Combined, Spain, Italy, Tunisia, Greece, Turkey, Morocco and Portugal are the source of over 80% of global olive oil output. Spain (#1) alone produces up to half of the 3 million tons the world consumes annually. But its current harvest outlook doesn’t look much better than its past.  Whereas Italy (#2) expects a small recovery, Greece (#3) faces a lower harvest outlook. Meanwhile, Turkey and Tunisia continue to impose a ban on exports in order to keep domestic supplies ample and affordable. But by further squeezing the global supply, prices are expected to remain high, currently exceeding $9.00/liter at the Mill for Extra Virgin (EVOO) vs. $4.50 in 2020-22.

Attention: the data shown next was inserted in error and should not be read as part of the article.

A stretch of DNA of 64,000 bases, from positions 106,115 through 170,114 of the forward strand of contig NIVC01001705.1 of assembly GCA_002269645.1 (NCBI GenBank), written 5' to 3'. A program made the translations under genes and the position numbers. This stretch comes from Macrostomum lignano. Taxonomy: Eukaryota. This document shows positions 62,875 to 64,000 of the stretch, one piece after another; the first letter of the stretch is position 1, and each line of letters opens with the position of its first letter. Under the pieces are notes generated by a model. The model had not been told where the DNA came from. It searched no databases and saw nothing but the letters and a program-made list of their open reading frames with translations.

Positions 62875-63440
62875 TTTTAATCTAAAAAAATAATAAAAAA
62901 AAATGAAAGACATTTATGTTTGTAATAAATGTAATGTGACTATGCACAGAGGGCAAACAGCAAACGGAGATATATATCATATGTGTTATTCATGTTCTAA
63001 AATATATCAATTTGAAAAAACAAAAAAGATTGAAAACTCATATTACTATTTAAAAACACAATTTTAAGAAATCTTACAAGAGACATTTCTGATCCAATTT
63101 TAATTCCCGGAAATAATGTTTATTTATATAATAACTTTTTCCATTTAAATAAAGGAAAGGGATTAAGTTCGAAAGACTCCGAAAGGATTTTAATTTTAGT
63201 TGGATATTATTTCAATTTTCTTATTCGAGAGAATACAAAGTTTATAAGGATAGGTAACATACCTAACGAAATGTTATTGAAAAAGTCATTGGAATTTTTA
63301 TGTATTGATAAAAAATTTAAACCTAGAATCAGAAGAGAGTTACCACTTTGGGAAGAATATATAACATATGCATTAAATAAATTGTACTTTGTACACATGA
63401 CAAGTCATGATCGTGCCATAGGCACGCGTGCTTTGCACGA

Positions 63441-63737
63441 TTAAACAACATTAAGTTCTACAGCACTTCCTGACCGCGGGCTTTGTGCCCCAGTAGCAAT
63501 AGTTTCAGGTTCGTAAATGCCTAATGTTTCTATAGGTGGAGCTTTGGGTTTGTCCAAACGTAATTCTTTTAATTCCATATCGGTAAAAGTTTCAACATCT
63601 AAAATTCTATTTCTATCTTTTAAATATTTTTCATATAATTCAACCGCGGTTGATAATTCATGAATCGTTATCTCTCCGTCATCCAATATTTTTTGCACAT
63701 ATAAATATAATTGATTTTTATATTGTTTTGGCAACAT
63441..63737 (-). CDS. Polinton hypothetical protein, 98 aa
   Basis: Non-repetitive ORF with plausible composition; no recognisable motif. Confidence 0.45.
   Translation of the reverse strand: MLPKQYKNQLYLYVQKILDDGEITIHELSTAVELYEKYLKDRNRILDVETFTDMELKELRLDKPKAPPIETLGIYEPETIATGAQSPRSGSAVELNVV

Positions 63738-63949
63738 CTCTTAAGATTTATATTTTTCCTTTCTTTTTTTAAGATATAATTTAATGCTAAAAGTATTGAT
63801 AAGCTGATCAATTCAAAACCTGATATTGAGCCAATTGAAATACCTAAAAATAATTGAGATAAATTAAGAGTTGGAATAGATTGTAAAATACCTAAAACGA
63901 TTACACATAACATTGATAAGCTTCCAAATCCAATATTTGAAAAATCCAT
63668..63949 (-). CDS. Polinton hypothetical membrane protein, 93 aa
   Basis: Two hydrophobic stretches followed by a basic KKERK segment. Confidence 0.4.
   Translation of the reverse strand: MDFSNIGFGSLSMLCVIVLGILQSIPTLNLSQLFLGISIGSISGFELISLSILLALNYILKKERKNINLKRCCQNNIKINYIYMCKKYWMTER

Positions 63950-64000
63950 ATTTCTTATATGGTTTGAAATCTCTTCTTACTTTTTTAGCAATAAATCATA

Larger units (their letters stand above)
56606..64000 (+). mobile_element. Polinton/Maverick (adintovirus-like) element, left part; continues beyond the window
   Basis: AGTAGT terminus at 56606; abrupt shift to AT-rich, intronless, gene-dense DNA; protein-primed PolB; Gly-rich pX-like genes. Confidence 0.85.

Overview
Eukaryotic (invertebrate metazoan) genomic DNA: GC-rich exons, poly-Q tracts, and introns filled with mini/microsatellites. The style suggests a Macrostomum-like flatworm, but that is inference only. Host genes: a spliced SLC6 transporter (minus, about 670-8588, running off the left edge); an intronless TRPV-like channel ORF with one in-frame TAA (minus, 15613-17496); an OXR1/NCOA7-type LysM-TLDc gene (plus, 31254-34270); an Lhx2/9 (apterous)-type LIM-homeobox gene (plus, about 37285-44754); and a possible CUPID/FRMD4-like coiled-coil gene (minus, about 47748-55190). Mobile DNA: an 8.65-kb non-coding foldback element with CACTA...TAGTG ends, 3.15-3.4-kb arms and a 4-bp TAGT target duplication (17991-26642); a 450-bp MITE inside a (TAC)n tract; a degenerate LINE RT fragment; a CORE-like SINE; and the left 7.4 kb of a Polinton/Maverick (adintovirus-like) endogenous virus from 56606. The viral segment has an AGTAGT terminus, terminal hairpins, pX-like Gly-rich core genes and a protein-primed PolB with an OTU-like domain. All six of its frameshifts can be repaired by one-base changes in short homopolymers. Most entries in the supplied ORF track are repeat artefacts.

Once the market digests the new price range buyers will be challenged to source unadulterated EVOO. Back in 2016, CBS’s 60 Minutes had exposed the Italian Food Mafia’s forays in the Olive Oil trade by blending lower grade oils with Extra Virgin (EVOO) in order to gain from the price gap commanded by the top olive oil grade. Reported olive oil thefts are minor to the adulteration of olive oil that will reach store shelves and commercial kitchens this year. Diluted with inedible grades such as Lampante or blended with canola, fraudulent producers and traders will strive to fool buyers and consumers as to the real identity of the packaged content. A coordinated Europol investigation involving Spanish and Italian police resulted in the seizure of adulterated olive oil in central Spain last month.

The real challenge for buyers in 2024 is to source their EVOO needs from reliable producers. Such sourcing leads straight to the farm (i.e. a vertical Olive Oil Cooperative) where adulteration and blending is neither part of their philosophy nor their infrastructure.